Is there going to be a tankbuster that targets top two aggro, or requires a tankswap and your surviving tank doesn't have an invuln ready? Raise the other tank so the boss doesn't eat you or your remaining party members.
For example, say that there's a lot of bodies on the ground and normally you'd pick up the red mage first, but the red mage in this specific group keeps eating vuln stacks like they're cheez-its and then verflipping off the arena. I'd actually hold off on rezzing them and pick up my cohealer first, since I wouldn't be confident that red mage would survive long enough to help us recover. Likewise, if making choices about which DPS to pick up, I might focus on picking up the people who I know can nail the mechanics, and then pick up the folks who don't.
Do not feel bad about making choices like this! As long as you're not like, maliciously leaving people on the ground for no other reason than they're new and struggling (because how else are they going to learn??) you are doing your job. By helping stabilize the party, you are also helping them!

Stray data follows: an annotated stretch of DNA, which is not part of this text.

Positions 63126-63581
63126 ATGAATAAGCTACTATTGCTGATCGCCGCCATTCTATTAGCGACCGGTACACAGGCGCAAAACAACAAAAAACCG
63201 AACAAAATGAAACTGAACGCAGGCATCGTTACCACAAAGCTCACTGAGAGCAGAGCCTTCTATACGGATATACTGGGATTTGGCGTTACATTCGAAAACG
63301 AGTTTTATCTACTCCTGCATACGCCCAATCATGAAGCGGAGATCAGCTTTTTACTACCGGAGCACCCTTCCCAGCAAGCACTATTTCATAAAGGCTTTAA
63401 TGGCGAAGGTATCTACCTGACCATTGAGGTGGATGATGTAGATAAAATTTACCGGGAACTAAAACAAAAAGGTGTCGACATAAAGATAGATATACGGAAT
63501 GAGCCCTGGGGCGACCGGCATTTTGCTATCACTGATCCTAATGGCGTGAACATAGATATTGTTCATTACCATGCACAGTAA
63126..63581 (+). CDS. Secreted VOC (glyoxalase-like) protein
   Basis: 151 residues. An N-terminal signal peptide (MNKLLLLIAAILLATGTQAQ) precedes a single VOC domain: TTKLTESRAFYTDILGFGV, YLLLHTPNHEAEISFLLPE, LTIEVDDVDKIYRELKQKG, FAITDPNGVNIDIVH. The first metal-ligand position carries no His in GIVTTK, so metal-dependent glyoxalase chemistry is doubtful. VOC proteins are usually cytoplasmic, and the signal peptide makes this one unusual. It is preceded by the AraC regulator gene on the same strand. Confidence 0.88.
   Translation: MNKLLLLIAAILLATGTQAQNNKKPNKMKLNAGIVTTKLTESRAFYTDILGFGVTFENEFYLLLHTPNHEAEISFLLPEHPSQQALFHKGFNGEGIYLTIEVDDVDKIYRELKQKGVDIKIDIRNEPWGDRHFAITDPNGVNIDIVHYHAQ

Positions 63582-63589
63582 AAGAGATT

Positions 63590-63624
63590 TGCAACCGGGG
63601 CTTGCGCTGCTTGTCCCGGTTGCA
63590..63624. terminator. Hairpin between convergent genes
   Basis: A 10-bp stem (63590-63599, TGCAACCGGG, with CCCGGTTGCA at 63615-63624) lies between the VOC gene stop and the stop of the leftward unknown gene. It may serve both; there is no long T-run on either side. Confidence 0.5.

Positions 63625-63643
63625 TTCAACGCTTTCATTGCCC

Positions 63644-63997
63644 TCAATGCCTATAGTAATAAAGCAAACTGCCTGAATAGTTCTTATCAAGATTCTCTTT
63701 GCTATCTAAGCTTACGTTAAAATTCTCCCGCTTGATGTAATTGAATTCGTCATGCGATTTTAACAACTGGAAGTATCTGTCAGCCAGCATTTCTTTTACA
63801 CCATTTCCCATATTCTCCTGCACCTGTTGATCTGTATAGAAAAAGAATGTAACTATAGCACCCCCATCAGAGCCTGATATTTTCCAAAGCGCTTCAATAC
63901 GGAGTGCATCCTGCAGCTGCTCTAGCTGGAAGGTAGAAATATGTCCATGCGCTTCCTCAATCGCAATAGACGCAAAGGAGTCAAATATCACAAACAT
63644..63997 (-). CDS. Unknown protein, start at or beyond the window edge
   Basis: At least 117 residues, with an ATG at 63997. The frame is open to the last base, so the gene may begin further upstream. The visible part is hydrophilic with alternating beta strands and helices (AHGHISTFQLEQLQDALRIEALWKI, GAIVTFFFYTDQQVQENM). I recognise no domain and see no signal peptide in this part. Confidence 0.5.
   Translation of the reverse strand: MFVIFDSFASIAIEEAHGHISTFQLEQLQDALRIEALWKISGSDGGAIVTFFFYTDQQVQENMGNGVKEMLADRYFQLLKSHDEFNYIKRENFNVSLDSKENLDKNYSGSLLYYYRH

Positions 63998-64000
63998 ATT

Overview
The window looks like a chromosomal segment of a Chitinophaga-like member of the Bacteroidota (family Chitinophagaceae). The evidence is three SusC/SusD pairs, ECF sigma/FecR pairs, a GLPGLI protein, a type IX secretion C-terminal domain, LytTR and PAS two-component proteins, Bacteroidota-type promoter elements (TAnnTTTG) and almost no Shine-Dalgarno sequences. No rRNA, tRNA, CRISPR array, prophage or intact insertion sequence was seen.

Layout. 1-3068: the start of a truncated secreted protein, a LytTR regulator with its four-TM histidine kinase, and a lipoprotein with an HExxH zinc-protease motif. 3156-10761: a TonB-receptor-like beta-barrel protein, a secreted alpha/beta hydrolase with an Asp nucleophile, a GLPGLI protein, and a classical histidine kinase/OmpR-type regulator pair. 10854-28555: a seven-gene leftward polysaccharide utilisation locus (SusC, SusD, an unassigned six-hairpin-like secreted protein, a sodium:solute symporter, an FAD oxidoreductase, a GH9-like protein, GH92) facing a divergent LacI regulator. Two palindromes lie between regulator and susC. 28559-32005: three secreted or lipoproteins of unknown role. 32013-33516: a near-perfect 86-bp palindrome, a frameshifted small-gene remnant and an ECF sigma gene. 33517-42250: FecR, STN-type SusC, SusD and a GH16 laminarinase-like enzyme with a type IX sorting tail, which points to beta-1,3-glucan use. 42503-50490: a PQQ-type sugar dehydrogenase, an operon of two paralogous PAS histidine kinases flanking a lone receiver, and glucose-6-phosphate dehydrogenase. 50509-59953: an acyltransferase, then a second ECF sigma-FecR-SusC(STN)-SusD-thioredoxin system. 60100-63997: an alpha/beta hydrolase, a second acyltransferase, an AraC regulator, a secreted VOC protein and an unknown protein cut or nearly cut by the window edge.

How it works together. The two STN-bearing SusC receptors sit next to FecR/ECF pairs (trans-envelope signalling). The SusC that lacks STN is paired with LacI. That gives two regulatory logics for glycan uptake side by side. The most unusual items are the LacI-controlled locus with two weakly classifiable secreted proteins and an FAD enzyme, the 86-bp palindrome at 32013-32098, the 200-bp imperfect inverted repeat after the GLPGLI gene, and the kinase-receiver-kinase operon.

And of course, if someone bitches at you for not raising them while you're running around trying to put out fires, either ignore them or tell them to play healer if they know so much about it. (Or hell, leave their ass on the ground a little longer. Serves them right.)
Especially when progging difficult content, if the pull's pretty much done for but you manage to keep it going juuuust long enough to see a new mechanic go off, that's still progress!
Also, recovery is a group effort. If your whole party is constantly eating avoidable damage and dying no matter how much you raise them and you lose the war of attrition, that's not on you! You are a healer, not a miracle worker.
And even in a situation that was recoverable but a wipe happened anyway, don't beat yourself up. This kind of stuff takes PRACTICE first and foremost, and the nature of this particular beast is that "practice" for this involves groups wiping. Shake yourself off and try again. Nothing was lost except some time. It'll be okay.
If possible (it isn't always) tell people in chat to help also. Clemency is exceptionally powerful and it irks me that every time my group is triaging I have to tell the paladin to use it to keep themselves from dying to autos. This is harder in text than on voice but still worth doing I think
yourself > a tank if none are up > other healer or second tank if there's a buster > raisers > everyone else
the thing is "most in danger of dying" is extremely fluid and context dependent
like i will always prioritize tanks if i know a buster is coming up, even if healers are dead